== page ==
Last Jew in Afghanistan Faces Ruin as Kebabs Fail to Sell

KABUL (Reuters) -
Zabulon Simintov, an Afghan Jew, prays at his residence in Kabul November 5, 2013. In his 50s, Simintov is the last known Afghan Jew to remain in the country. (REUTERS/Omar Sobhani)
Zabulon Simintov, an Afghan Jew, prays at his residence in Kabul November 5, 2013. In his 50s, Simintov is the last known Afghan Jew to remain in the country. (REUTERS/Omar Sobhani)

In his 50s, Simintov is the last known Afghan Jew to remain in the country. He has become something of a celebrity over the years and his rivalry with the next-to-last Jew, who died in 2005, inspired a play.

Mindful of Afghanistan’s extremely conservative Muslim culture, Simintov tries not to advertise his identity to protect the Balkh Bastan or Ancient Balkh kebab cafe he opened four years ago, naming it after a northern Afghan province.

“All food here is prepared by Muslims,” he said.

Now the cafe, neat and shiny, faces closure because kebabs are not selling well — largely because of deteriorating security in Kabul that has made people frightened to eat out or visit the city.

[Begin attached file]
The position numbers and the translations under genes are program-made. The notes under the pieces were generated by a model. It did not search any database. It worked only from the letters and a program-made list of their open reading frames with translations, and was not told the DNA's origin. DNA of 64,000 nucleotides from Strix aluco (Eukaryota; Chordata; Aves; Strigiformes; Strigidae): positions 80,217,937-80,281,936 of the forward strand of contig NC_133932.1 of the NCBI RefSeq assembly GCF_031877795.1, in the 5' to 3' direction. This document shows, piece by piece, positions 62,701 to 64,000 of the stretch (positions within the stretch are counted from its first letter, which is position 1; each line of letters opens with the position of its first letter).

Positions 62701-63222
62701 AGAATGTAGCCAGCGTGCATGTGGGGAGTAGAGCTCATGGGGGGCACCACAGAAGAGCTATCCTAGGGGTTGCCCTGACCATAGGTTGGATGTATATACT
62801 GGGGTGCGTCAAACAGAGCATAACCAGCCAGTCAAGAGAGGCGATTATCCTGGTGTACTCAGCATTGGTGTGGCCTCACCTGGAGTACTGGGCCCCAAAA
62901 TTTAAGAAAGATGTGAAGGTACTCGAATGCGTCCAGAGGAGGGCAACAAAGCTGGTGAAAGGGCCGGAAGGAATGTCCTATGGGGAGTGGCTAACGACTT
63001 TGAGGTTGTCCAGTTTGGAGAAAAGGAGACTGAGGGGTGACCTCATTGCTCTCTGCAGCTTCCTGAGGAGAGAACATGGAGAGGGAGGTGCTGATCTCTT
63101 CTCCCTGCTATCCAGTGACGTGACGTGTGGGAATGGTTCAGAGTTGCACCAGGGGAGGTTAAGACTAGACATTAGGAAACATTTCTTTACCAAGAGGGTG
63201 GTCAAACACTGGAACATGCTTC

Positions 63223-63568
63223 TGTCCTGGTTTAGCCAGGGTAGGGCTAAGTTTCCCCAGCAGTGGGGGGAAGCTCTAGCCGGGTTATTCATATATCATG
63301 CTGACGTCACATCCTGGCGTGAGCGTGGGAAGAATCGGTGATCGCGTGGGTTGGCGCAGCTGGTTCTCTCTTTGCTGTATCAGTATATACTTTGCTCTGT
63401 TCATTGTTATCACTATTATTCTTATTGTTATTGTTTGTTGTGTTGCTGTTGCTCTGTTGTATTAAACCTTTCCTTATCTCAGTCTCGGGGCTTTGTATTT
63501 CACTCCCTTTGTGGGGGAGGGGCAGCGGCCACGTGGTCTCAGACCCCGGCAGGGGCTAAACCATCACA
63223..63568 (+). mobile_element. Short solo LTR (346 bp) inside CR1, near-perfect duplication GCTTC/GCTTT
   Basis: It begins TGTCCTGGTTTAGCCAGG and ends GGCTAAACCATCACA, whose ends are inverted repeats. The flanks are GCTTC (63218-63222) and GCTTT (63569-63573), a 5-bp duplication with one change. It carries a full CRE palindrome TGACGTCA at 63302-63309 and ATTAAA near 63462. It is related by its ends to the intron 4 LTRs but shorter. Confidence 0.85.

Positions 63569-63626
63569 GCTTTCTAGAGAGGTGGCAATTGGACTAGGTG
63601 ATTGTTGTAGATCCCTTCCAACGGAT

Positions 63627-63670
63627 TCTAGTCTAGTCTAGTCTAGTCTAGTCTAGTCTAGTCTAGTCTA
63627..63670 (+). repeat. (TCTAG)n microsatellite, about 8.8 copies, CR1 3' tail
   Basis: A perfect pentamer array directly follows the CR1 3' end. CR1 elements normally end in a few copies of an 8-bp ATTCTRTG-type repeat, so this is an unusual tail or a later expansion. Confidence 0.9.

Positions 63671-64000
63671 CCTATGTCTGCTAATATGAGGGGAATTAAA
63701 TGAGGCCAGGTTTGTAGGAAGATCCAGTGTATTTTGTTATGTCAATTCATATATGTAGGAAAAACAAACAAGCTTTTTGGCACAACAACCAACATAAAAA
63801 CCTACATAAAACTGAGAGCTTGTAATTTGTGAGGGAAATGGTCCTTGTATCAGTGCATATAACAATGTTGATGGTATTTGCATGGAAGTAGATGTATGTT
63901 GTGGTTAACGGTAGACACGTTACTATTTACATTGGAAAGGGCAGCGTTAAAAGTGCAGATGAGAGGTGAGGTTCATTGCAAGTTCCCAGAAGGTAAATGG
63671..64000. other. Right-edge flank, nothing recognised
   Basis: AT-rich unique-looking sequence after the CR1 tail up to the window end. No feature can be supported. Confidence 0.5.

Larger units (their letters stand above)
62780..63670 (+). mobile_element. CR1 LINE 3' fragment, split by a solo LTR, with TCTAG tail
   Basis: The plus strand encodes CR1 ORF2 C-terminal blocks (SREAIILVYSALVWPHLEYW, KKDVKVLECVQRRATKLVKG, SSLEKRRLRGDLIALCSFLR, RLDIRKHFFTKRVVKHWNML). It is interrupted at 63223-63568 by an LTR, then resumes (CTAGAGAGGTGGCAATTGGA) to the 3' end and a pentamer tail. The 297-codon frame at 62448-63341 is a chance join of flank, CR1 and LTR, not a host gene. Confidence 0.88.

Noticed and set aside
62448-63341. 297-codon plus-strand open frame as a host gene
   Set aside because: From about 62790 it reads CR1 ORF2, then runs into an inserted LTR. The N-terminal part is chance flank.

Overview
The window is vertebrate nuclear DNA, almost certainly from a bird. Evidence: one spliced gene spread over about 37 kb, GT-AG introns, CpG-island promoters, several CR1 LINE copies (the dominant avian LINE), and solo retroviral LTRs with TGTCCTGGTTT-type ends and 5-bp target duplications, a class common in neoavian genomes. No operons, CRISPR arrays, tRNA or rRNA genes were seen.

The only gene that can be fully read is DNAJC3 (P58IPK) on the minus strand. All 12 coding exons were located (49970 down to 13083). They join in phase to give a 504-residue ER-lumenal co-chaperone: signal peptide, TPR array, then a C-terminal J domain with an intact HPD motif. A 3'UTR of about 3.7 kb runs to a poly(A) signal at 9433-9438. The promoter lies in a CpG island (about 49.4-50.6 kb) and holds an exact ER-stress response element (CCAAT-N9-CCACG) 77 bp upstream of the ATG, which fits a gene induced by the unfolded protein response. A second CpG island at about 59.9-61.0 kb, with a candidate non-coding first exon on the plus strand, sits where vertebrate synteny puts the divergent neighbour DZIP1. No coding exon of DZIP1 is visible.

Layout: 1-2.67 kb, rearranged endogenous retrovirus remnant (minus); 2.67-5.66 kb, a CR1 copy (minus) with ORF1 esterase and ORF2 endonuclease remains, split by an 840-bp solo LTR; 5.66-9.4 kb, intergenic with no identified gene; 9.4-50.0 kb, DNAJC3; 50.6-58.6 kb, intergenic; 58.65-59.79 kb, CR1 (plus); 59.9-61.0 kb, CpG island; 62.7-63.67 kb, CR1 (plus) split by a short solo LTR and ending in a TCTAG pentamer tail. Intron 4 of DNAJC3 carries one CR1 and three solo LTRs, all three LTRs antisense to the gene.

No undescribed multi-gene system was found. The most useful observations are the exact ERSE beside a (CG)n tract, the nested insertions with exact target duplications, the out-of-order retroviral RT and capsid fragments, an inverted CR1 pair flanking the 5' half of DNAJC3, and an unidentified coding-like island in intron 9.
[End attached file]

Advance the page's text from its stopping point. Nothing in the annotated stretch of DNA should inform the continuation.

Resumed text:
Simintov used to rely on hotel catering orders but even these have dried up as foreign troops begin to withdraw from Afghanistan, further weakening security and investment.

“Hotels used to order food for 400 to 500 people. Four or five stoves were busy from afternoon to evening,” he said. “I plan to close my restaurant next March and rent its space.”

At lunchtime, a single table was occupied, with a pair of customers ordering tender meat on long skewers and other Afghan dishes. Neither appeared to know about Simintov’s history and said they came only because a cafe next door that made a special dish of Afghan noodles had shut down.

Not enough is known about the origins of Afghan Jews, who some believe may have lived here more than 2,000 years ago. A cache of 11th century scrolls recently discovered in the north provided the first opportunity to study poems, commercial records and judicial agreements of the time.

The community was several thousand strong at the turn of the 20th century, spread across several cities but having limited contact with fellow Jews abroad. They later left the country en masse, mostly for Israel.

Simintov’s wife and daughters also left for the Jewish state, but he decided to stay behind

There are no Afghan Christians left, at least none who is open about it, and the only permanent church is inside the Italian diplomatic compound. There is a small Hindu population, but it is shrinking rapidly.